Unmasking the "Ex-Gay" Deception

 
 

In my second book, The Mind Set on the Flesh, one of the themes involves “healing” homosexuals, often call Reparative or Conversion Therapy, but generally known simply as “ex-gay” treatments. In the (mostly) fictional story, a number of rather EXTREME methods are used, including hypnosis, drugs, implanted memories, aversion therapy and shock treatments. While I freely admit the actual protocol used in my book comes from my active imagination, the pressure exerted on gay and lesbian people to deny, suppress, ignore or change their sexual orientation is very real. Moreover, these forms of (debunked) “therapy” have been shown to be harmful, especially to young people who are usually forced to submit by parents.

I was once involved in these programs, and ultimately began the Executive Director of an “ex-gay” ministry, a consultant for several national organizations, and had the opportunity to share my “personal testimony” to a national audience.
It’s not something I’m proud to admit.
I was locked in a narrow theological dogma regarding sin, with a narrow view of human sexuality not based in science, and I was caught up in the hype of vague promises made by these groups.

I was convinced I must change.
I was assured I could change.
I was afraid not to change.
I confessed that I was changed.
I felt guilty there was no change.

In this section, I’ll scrutinize various aspects of so-called “ex-gay” programs, people and ministries.

A Common Core Belief
I observe one primary presupposition of these groups, usually expressed in three key messages. This inflexible precept is not open for discussion or disagreement.

Four Functional Fallacies
The underlying premises and practices or these groups are problematic, and call into question their veracity.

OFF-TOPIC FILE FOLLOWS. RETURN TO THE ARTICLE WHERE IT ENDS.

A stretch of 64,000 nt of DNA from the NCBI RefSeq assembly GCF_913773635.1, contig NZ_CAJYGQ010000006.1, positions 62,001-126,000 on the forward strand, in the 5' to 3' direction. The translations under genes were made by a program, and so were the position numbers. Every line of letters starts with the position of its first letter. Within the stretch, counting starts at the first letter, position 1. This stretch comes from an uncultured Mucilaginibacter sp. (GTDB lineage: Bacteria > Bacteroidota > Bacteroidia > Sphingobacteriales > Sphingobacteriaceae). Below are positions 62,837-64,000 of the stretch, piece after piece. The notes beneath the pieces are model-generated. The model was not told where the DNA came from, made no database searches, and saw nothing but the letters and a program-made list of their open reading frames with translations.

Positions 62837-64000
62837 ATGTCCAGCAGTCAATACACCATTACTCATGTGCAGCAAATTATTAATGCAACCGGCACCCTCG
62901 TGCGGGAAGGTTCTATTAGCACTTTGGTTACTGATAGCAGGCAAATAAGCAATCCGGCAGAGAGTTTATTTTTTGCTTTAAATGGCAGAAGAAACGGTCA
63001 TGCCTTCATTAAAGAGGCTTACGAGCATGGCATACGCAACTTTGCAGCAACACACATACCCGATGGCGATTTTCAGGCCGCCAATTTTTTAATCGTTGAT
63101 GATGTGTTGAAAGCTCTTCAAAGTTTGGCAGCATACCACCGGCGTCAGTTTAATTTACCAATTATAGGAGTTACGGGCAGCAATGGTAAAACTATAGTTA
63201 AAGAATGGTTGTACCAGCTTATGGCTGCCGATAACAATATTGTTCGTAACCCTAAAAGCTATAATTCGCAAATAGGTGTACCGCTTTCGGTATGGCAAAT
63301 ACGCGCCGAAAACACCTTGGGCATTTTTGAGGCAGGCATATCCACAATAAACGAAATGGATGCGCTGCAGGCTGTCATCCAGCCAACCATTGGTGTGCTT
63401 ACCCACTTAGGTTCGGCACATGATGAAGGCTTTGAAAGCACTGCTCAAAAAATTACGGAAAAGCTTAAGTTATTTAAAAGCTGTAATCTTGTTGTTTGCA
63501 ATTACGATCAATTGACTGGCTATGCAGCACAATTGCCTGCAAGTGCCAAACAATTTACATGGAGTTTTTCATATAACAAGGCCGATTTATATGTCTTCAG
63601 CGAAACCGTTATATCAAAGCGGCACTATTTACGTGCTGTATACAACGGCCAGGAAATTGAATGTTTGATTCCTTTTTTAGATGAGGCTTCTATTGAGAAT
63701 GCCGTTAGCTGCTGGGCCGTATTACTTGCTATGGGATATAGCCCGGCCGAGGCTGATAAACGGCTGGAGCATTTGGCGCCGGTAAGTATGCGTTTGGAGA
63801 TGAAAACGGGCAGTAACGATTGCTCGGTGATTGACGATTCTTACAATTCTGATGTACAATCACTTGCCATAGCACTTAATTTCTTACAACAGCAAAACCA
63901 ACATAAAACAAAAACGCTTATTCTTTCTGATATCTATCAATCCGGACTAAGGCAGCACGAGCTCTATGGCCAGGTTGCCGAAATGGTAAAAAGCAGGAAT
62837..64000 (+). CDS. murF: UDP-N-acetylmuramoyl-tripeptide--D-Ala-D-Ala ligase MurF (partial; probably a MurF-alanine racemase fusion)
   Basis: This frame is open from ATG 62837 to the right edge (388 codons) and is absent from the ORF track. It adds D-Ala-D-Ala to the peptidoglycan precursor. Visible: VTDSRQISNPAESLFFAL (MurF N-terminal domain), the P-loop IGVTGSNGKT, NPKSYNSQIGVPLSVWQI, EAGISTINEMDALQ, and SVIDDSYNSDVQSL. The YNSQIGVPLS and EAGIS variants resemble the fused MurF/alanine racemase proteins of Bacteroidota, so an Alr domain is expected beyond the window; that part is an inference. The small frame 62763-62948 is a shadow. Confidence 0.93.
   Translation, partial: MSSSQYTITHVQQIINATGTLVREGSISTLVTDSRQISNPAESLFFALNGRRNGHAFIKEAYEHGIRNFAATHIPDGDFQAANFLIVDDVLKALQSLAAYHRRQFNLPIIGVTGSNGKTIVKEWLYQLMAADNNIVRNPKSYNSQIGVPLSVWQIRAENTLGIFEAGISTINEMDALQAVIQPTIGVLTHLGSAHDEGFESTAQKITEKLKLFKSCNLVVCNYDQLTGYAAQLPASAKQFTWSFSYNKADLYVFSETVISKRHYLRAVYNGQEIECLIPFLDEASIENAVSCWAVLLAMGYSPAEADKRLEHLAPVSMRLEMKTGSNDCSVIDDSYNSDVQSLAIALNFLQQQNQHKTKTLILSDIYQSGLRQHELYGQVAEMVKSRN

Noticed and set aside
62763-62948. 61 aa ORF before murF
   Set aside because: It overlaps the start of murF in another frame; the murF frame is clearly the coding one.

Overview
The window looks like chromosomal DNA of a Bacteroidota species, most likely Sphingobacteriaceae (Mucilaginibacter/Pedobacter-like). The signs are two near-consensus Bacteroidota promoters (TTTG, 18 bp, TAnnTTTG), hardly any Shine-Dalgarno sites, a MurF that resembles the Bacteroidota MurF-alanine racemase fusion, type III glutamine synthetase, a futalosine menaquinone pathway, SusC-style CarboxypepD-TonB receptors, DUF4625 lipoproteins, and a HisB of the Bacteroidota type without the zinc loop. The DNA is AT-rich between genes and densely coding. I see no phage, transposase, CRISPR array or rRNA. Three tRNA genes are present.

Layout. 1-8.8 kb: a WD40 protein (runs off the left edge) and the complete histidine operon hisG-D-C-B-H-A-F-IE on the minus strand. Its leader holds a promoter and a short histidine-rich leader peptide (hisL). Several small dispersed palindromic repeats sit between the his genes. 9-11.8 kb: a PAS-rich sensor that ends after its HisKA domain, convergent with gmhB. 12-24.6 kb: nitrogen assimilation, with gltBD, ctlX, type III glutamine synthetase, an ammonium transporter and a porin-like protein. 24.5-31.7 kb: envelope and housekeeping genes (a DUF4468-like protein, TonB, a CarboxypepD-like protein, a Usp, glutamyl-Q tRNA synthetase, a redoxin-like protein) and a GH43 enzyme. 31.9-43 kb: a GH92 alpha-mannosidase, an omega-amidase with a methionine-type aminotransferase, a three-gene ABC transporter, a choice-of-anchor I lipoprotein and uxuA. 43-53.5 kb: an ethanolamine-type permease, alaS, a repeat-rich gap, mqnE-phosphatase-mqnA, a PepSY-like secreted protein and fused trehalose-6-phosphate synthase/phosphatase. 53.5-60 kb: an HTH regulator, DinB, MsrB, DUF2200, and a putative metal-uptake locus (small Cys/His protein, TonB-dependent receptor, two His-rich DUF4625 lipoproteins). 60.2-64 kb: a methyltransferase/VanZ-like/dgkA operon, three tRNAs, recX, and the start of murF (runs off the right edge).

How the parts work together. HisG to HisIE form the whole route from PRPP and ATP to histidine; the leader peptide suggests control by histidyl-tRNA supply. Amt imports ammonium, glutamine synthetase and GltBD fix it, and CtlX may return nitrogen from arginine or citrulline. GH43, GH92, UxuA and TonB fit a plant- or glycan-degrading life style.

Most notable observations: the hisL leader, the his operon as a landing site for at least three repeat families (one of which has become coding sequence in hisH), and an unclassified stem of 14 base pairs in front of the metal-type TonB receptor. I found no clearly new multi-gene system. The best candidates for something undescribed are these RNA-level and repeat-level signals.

The Promise of "Change"
Those who are convinced their sexual attractions should be changed are promised they can and will change. But what’s meant by the word “change?”

Damage and Danger
Not only are there fallacies in these programs, there are also some inherent dangers, making them not just wrong, but harmful.

Examining the Allure
There’s probably not one singular reason why people go to an "ex-gay" program, but from my research, I've determined at least four possible catalysts.

Those Testimonies of Success
I offer some possible explanations for those who claim success with "ex-gay" treatment, as well as suggestions for listening to their testimonies.

A Short History
While these groups promise change, and hype their substantial results, history doesn’t back up their claims…even from their own leadership.

My Credentials
I not only sought treatment to change my sexual orientation, I became the leader of an “ex-gay” ministry.

My Personal Apology
After leaving my leadership role in “ex-gay” ministry, I issued an apology for my involvement.

Medical and Mental Health Professionals Statements
Every major professional medical and mental health organization opposes attempts to change a person’s sexual orientation, and have issued official statements.

Additional Resources
Links to others sites, books, etc.

For provide for conversation and interaction, I've included a Comment page.
I invite questions, discussion or opposing opinions, as long as they are presented respectfully, following the guidelines I’ve set up in my Rules of Engagement.

Clarification of Terminology: I know that many now use “reparative” or “conversion” therapy when talking about these treatments and programs. However, I’ll primarily use the old-school, generic term “ex-gay,” merely because for so many years, that’s the term those of us involved in the programs used to describe ourselves. It was our identity. We were once gay, but now we’re not. We are...ex-gay. And I think it keeps in focus what they are ultimately promising to those who come to them for help.
For the sake of simplicity, when I talk about “ex-gay” programs, I’m including a wide range of different entities: individuals, specialized ministries, workshops, online seminars, websites, counselors, churches, etc. My intention is not to make sweeping statements that would include everyone involved, but to offer some general observations based on what I’ve learned over decades.

Also, many years ago, I made a personal commitment to always use quotation marks when talking about these groups and programs. (e.g., "ex-gay") I never want to legitimize who they are or what they do, so I see the designation as significant. 

Continuing the conversation...